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Wyoming Game and Fish Seek Public Comment on Wolf Hunting

The Wyoming Game and Fish Department is soliciting public comment on its proposed wolf hunting regulations.

Public comment will be accepted between now and 5 p.m. June 4, 2018.

You can submit comments online through the Game and Fish website. Comments can also be mailed to the following address:

Wyoming Game and Fish Department
Regulations
3030 Energy Lane
Casper, WY 86204

In addition, according to KGAB, the agency will be hosting informational meetings around Wyoming. You can see the full schedule here:

• April 30: Game and Fish Office, Sheridan, 6 p.m.
• May 2: Game and Fish Office, Laramie, 6 p.m.
• May 8: Park County Library, Cody, 6 p.m.
• May 9: Game and Fish Office, Casper, 6 p.m.
• May 10: Headwaters Arts & Conference Center, Dubois, 6 p.m.
• May 16: Game and Fish Office, Pinedale, 6 p.m.
• May 17: Teton County Auditorium, Jackson, 6 p.m.
• May 22: BEAR Center Pavilion, Evanston, 6 p.m.
• May 23: South Lincoln Events Center, Kemmerer, 6 p.m.
• May 24: Game and Fish Office, Green River, 6 p.m.

Wyoming has proposed letting hunters kill up to 58 wolves during the 2018 hunting season, according to the agency’s draft hunting regulations. Twenty three of those potential wolf kills would happen in hunting areas that abut Yellowstone National Park.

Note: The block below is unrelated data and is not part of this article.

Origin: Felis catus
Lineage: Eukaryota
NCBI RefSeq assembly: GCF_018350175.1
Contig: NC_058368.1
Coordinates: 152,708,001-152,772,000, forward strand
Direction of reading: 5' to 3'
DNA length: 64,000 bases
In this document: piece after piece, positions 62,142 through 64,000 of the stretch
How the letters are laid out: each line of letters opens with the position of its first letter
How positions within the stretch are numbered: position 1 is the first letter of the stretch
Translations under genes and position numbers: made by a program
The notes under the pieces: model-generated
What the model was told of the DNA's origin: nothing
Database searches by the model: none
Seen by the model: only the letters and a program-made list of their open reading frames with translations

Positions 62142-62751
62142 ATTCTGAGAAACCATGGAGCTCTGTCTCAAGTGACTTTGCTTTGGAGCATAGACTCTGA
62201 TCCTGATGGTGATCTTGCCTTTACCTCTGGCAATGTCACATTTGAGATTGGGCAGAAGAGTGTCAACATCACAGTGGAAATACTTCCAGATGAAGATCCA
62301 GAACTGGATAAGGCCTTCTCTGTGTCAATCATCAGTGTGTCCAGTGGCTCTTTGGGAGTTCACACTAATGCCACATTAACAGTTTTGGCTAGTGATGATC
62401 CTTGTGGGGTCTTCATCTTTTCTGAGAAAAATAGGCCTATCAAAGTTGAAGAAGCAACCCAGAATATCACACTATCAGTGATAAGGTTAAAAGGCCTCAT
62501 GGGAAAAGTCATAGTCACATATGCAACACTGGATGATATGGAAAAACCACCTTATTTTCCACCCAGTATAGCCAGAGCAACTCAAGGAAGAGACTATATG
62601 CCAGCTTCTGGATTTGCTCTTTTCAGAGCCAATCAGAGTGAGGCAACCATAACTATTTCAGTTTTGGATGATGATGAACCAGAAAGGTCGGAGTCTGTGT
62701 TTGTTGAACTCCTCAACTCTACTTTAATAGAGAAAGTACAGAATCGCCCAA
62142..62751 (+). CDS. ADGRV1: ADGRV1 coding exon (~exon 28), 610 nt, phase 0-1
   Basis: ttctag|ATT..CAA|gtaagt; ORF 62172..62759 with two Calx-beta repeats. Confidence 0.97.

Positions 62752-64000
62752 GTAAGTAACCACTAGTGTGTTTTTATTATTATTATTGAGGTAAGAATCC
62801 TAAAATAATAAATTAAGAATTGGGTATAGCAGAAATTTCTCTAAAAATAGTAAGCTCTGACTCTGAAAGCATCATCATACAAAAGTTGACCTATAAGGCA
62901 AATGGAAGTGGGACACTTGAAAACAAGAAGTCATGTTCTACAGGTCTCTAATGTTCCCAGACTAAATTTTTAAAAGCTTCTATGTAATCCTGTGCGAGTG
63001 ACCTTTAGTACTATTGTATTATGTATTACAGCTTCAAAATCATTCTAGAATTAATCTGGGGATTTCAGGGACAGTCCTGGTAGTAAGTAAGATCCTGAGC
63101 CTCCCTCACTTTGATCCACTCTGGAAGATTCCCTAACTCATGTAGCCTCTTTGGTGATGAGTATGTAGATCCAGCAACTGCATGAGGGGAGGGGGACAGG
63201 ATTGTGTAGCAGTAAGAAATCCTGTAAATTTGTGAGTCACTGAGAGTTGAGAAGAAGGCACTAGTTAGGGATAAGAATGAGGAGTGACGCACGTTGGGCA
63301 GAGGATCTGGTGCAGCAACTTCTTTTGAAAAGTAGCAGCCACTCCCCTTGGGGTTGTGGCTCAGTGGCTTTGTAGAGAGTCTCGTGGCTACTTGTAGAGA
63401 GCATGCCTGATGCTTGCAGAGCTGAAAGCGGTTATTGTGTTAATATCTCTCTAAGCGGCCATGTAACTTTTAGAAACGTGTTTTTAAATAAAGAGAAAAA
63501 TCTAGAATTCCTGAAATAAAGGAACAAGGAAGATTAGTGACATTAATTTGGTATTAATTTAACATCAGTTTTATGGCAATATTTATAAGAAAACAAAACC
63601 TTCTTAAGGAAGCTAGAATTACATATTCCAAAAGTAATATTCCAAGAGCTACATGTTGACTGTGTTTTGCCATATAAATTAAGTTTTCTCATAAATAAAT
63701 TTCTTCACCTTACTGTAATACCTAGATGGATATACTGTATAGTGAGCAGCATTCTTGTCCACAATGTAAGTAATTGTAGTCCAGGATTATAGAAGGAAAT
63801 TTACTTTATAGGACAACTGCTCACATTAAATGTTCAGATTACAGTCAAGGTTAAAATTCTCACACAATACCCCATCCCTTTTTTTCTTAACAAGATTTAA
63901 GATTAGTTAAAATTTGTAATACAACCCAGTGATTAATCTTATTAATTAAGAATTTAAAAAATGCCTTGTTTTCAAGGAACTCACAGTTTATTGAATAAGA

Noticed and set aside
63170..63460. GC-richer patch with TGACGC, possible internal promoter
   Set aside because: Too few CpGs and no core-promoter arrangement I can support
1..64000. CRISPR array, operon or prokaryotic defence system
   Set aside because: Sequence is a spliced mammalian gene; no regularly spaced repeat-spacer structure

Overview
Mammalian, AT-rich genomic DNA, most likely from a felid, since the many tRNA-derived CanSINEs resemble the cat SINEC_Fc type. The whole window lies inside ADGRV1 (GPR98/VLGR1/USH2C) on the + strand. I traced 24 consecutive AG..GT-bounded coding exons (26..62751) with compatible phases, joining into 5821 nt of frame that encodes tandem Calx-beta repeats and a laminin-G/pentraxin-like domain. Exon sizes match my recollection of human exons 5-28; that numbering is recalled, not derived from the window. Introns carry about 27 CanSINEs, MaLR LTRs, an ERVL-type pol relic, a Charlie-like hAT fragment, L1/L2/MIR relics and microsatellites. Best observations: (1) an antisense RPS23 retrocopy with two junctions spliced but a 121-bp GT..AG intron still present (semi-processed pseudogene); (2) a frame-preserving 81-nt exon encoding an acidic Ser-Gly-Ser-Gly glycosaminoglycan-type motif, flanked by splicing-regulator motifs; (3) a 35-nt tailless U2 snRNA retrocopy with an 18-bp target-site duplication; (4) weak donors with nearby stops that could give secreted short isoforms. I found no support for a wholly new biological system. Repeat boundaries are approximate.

Although this hunt would not directly target populations in Yellowstone or Grand Teton National Parks, wolf advocates and conservationists argue hunting on the threshold of these spaces would detrimentally affect park wolf populations.

Last May, advocacy group Protect the Wolves called for a “no wolf hunting” buffer to be instituted around Yellowstone National Park. The group also called for a temporary suspension of wolf hunting in Wyoming. Protect the Wolves is a nonprofit that highlights the spiritual value wolves have for Native American tribes in Wyoming and the American West/Canada more broadly.

Conservationists and environmentalists argue wolves should be protected for their ecological value, citing studies that show Yellowstone’s ecosystem has improved since wolves were reintroduced in 1995. Said studies also contradict a favorite talking point among wolf opponents, who argued wolves would run amok and grow exponentially.

Wolves are a popular figure in Yellowstone National Park. Wolfwatchers can often be found along the roads in places like the Lamar Valley, binoculars and scopes trained along the horizon, hoping to catch a glimpse of these elusive canids.

Although wolf hunting would not target Yellowstone wolves, hunting them outside the park could affect their behavior inside it. A study published by NPS and University of Washington researchers in April 2016 showed a link between hunting and wolf visibility—namely, that wolves were seen less within national parks if hunting was permitted adjacent to national parks.

Another study, published in May 2016, showed that allowing hunting of large carnivores like wolves and bears could spur poaching, since the animals are seen as targets, rather than residents.

This brings to mind an incident last spring, when an unknown assailant shot and killed a white wolf in northern Yellowstone National Park. NPS officials have yet to catch the perpetrator.

About Sean Reichard

Sean Reichard is the editor of Yellowstone Insider and author of Yellowstone Insider For Families 2017.

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